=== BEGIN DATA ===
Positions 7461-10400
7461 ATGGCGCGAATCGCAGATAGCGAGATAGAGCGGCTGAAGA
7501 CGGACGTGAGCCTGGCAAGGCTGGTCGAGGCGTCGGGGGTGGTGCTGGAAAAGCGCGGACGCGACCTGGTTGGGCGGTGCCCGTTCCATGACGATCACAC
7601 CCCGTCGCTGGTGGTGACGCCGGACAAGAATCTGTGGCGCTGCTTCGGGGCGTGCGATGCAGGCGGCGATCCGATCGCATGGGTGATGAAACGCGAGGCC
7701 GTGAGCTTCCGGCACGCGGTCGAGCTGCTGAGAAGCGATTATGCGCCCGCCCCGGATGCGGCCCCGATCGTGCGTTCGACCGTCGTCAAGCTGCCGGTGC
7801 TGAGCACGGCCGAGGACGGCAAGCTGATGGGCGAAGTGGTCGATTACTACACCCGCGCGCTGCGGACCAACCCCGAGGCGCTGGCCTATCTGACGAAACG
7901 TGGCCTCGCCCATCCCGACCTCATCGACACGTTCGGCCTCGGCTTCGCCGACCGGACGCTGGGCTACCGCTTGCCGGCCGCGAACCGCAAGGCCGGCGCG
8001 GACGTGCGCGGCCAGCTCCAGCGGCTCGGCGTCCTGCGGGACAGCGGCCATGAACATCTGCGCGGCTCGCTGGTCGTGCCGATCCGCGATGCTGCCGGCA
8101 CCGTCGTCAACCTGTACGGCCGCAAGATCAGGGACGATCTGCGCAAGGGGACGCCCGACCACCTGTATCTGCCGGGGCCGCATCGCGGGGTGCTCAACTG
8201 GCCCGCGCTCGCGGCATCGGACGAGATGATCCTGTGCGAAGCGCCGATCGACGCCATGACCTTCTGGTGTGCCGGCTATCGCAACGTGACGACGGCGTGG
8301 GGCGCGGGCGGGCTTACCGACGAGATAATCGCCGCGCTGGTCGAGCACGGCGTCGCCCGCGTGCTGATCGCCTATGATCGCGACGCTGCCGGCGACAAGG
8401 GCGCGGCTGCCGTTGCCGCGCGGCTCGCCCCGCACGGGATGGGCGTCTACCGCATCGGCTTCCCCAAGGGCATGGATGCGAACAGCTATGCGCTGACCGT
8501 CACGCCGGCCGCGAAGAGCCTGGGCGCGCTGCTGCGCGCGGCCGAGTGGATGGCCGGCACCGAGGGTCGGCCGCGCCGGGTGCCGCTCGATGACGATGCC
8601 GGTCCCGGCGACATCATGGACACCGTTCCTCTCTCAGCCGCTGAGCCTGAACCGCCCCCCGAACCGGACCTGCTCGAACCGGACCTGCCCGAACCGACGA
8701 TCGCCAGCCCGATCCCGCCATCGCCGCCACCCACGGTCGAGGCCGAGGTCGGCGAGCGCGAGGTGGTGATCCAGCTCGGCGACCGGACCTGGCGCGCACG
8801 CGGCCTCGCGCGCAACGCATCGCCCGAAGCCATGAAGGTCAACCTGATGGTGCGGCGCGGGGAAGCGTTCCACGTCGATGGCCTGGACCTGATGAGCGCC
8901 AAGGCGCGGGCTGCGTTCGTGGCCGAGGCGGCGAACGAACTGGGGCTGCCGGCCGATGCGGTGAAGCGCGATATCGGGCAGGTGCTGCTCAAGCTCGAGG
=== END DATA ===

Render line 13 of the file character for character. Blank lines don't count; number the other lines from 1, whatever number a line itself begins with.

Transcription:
8501 CACGCCGGCCGCGAAGAGCCTGGGCGCGCTGCTGCGCGCGGCCGAGTGGATGGCCGGCACCGAGGGTCGGCCGCGCCGGGTGCCGCTCGATGACGATGCC